Saturday is Buddha’s Birthday, a day of great celebration in many parts of Asia. For many of us living there, it was a good day to have off and roam around and see the city of Seoul decked out in colorful lanterns.

Even if you are not Buddhist, which I am not, some of these thoughts are provoking and just lend themselves to some spiritual introspection.

“All that we are is the result of what we have thought. If a man speaks or acts with an evil thought, pain follows him. If a man speaks or acts with a pure thought, happiness follows him, like a shadow that never leaves him.”

“All things appear and disappear because of the concurrence of causes and conditions. Nothing ever exists entirely alone; everything is in relation to everything else.”
-Everything is relative to everything else. No great surprise here, in spite of pronouncements of absolute truth, of moral absolutism, of perceived social clarity. We exist in relation to others, in fact our very existence and creation (as well as our eventual destruction) is determined by our relation to other(s). Beyond no man being an island, perhaps no man is a man. We are singular in thought, in our thoughts relation to our experience. However, our thoughts, our experiences and our prescriptive courses of action are not singular; they are indeed shared. Proper thought and course of action occurs first in that singularity of self, but that does not mean it is novel. Nor should novelty ever be pursued for its own sake. Rather, action, existence itself should be grounded in condition. How does this thought, this action meet the conditions of this very present? How does this better or worsen me, and with me, all of us?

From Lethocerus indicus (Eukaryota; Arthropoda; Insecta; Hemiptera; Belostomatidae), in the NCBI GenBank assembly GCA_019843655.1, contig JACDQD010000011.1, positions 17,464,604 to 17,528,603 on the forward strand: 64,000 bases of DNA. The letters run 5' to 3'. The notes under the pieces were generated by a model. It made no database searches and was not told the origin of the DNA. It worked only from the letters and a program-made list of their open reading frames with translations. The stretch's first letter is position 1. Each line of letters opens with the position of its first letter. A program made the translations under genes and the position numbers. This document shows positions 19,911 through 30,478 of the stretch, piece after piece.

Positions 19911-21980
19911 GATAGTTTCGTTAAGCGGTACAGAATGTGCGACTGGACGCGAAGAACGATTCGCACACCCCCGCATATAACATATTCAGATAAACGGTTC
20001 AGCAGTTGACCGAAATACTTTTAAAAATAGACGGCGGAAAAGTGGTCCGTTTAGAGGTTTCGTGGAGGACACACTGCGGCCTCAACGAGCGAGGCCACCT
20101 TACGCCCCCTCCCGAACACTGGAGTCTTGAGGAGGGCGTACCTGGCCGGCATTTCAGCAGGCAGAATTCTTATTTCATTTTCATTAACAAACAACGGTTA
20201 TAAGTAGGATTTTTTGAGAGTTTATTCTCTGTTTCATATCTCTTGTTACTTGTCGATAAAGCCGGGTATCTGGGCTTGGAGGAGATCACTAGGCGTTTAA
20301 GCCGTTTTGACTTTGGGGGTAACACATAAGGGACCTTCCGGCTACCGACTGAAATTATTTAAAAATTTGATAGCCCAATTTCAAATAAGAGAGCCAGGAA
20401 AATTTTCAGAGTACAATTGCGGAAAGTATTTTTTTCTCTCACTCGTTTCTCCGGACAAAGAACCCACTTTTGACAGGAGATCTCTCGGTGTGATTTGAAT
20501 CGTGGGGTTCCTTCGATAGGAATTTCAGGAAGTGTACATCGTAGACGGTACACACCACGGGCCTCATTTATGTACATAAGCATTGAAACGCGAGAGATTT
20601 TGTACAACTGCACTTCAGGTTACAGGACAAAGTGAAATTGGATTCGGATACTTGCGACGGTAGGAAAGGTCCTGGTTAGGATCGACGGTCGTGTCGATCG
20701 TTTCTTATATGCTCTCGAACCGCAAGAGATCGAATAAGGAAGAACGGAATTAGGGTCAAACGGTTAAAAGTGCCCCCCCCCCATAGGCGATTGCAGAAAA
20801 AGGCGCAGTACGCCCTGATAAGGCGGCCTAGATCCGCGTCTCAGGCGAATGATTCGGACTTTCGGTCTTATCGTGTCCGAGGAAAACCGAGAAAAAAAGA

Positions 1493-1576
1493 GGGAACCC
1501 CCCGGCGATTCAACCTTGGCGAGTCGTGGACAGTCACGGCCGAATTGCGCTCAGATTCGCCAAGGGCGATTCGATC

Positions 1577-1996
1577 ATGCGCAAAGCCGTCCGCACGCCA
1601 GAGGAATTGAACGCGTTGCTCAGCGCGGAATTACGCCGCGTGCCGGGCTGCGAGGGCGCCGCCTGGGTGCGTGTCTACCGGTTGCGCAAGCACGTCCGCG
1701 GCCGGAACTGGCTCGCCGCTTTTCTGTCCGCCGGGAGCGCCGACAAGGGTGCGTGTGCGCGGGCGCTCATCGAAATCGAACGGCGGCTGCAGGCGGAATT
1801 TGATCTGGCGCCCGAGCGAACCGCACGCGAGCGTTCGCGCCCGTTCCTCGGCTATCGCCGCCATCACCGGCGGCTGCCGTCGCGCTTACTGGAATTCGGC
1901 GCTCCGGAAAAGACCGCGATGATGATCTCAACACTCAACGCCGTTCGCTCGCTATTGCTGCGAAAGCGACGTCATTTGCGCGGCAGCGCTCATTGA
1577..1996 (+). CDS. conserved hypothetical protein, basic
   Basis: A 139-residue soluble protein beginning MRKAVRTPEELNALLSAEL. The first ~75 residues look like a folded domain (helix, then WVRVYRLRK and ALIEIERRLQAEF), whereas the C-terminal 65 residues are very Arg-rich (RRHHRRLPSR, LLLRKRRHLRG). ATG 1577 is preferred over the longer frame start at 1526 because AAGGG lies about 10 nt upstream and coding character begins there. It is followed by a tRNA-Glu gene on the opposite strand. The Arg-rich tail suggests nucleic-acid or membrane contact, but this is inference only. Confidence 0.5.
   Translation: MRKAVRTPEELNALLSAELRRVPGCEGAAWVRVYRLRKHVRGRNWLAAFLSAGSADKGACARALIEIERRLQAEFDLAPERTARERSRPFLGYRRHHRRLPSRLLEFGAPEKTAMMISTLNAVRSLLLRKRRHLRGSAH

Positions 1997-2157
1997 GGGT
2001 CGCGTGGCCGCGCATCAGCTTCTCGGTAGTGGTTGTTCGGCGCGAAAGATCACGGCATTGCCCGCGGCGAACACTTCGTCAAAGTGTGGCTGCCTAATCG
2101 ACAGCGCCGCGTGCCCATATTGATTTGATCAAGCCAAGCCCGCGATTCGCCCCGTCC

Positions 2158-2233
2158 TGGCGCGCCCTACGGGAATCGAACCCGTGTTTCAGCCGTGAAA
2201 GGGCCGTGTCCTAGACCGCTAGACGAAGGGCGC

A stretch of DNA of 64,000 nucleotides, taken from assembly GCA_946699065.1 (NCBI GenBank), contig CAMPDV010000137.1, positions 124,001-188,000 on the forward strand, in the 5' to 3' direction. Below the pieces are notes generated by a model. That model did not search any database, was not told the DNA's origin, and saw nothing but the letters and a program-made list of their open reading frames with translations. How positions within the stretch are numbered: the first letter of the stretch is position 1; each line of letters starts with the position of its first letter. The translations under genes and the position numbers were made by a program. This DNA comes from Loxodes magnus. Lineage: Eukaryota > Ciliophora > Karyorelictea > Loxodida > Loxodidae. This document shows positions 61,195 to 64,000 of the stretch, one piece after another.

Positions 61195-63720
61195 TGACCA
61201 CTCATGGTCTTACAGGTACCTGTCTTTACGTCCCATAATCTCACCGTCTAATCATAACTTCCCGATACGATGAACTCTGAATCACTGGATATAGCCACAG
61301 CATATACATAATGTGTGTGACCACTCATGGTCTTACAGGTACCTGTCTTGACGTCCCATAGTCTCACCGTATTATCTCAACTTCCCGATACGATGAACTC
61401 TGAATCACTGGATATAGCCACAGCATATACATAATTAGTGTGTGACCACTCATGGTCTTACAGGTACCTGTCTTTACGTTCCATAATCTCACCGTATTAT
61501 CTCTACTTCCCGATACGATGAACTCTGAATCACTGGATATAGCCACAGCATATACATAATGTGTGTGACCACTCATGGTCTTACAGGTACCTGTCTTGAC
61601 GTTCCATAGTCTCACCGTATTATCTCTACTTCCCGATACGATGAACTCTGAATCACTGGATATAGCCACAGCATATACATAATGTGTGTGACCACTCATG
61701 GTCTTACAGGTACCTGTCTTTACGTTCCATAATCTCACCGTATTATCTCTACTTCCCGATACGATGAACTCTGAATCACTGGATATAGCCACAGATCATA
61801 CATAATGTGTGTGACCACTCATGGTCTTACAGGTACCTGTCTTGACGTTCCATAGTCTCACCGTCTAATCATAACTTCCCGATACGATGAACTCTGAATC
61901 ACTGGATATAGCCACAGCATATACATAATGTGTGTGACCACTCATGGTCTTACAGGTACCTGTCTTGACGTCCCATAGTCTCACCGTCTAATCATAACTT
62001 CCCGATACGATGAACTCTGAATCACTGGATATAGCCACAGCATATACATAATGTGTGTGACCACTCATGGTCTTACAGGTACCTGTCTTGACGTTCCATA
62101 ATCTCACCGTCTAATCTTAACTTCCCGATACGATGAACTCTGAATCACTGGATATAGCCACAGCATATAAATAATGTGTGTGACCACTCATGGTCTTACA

“Ambition is like love, impatient both of delays and rivals”
-This particular quotes resonates with me. Frustration stemming from delay is a signal that something is out of sync, either you with this world, or you with your self. I imagine Buddha would think those are one in the same.

“An idea that is developed and put into action is more important than an idea that exists only as an idea.”
-This is interesting as well, lest we all think that Buddhism resides entirely in the mind. Buddhism is a course of action as well as thought, a prescription and a cure. It is the mind and body acting as one, the goal of any major religion.

“Believe nothing, no matter where you read it, or who said it, no matter if I have said it, unless it agrees with your own reason and your own common sense.”
-Believe the message and not the messenger. Intense introspection will lead to understanding which will fortify logic and common sense. Then we can face the world comfortable with our reasoning and our ability to discern fact from fiction. Once again, a strong parallel with other religious chains of thought.

“Chaos is inherent in all compounded things. Strive on with diligence.”
-This is perhaps my favorite quote of all time. Chaos is a naturally occurring concept, one that will always be present when anything exists in multiples, not as singularities. Chaos is neither positive nor negative (there is nothing either good or bad, but thinking makes it so-Hamlet), but an indication of individual determination to extract logic from chaos. There is method to madness, patterns in the noise, structure to be had and built upon. Chaos is inherent but not a sole determinant.

“Do not dwell in the past, do not dream of the future, concentrate the mind on the present moment.”
-I tend to interpret this as sequential. There is nothing that dictates the future but the present. The present has been dictated by the past, which was once the present. The future requires no fixation, because it is entirely derivative of the present. Therefore, focus on the present, your current manifestation.

“Ennui has made more gamblers than avarice, more drunkards than thirst, and perhaps as many suicides as despair.”